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Bowel cancer: Can holding in a poo increase your risk of cancer? Doctor’s advice

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Although it feels uncomfortable, postponing your toilet break is unlikely to be bad for you, explained one doctor that spoke to Express.co.uk. But that’s only if you do it once in a while.

Doctor Deborah Lee from Dr Fox’s Online Pharmacy said: “Holding in a wee or a poo won’t increase your risk of cancer, but, for optimal bowel health, you need to establish a regular pattern of opening your bowels regularly and easily. Constipation increases the risk of bowel cancer.”

Holding in your stools regularly can lead to constipation over time. The lower intestine absorbs liquid from the stool accumulating in the rectum. Dryer stool can be harder to pass because it becomes hard.

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One 2019 study from Denmark found patients with constipation had an “increased short-term risk” of a diagnosis of bowel cancer. But it’s worth noticing that this doesn’t mean constipation definitely causes cancer. Our bodies are complex and there may be thousands of seperate factors at play causing both bowel cancer and constipation in these patients.

There are several theories put forwards in an attempt to explain a possible relationship between constipation and bowel cancer. Each theory looks at different aspects of our biology.

Some scientists have emphasised the role of microorganisms in the gut. Others have suggested that the length of time the bowel is exposed to carcinogens in the stool has something to do with it.

Constipation can be avoided by eating plenty of high-fibre foods in your diet and eating little processed food. Drinking lots of water can help too.

What other factors can cause bowel cancer?

Other factors that are known to increase your risk of bowel cancer, include alcohol consumption, according to Doctor Lee.

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She explains that booze can bump up the level of hormones like oestrogen and insulin. High levels of these can cause cell growth and the replacement of proteins in your cells. This increases the risk of genetic mutations.

She added: “Alcohol metabolites can disrupt DNA causing cellular mutations. Chronic alcohol exposure weakens the gut wall, causing a leaky gut, which allows foreign substances from the bowel to enter the bloodstream, and lowers the ability of the gut immune system to protect the gut from harm.”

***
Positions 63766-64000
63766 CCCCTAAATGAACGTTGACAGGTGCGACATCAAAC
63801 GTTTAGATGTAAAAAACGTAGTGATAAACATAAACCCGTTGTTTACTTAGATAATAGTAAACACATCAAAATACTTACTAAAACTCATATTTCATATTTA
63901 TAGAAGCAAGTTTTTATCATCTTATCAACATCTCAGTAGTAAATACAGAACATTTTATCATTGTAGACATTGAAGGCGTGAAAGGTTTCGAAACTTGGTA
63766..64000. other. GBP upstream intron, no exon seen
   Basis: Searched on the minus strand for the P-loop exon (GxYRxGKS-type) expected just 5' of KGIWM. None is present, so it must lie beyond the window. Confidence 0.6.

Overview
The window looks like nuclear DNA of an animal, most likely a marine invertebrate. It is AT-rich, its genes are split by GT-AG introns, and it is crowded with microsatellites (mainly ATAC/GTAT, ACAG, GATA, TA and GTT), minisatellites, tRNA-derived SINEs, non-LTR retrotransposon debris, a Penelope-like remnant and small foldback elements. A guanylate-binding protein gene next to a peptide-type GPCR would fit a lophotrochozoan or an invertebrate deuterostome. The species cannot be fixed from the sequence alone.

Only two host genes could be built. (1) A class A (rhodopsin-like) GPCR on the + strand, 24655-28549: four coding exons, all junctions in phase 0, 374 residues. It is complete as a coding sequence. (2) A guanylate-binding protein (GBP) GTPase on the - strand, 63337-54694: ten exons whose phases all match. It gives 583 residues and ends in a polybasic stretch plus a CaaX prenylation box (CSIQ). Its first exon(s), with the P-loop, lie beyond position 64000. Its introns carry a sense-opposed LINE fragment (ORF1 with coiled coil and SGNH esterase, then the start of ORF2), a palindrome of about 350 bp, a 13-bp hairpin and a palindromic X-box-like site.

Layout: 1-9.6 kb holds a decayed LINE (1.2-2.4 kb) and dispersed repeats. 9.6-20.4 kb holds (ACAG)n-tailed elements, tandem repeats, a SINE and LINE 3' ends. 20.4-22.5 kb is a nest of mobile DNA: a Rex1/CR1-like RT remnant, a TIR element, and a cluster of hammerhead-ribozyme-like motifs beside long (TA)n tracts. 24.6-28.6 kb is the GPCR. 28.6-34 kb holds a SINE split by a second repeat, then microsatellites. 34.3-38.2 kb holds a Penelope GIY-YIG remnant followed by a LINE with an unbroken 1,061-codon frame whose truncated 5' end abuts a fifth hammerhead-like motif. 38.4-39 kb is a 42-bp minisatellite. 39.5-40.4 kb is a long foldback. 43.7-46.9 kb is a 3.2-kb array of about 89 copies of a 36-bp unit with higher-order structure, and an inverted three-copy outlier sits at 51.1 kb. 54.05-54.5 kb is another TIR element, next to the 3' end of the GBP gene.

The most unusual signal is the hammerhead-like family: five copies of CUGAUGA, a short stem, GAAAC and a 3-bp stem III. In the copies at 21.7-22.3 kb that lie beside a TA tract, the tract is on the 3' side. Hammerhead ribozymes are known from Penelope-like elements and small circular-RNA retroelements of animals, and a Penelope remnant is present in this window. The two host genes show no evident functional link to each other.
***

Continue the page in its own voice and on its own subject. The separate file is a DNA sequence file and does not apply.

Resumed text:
Her advice is to keep to the UK’s recommended alcohol limit of 14 units. But she suggests spacing the days you drink out.

“Try and space this out over several days and have a few alcohol-free days in the week. Don’t have more than six units at any one time.”

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There are several other factors that are well-known to cause bowel cancer.

Being overweight and obese is heavily linked to bowel cancer. That’s because visceral fat secretes hormones that stimulate cell growth, explains Doctor Lee.

She adds: “It also lowers the efficiency of the immune system to protect you from abnormal cell growth. Increased visceral fat causes severe chronic inflammation.”

Smoking is another major cause of the disease. Roughly seven percent of bowel cancers are caused by smoking.

Cigarette smoke contains over 70 known carcinogens. These are compounds that can damage your DNA and cause mutations in healthy cells.

The symptoms of bowel cancer to look out for include having blood in your stools, and constantly changing bowel habits. For example, pooing more often, with runnier poos can be a sign, states the NHS website.

Abdominal pain brought on by eating is also a symptom of the disease.

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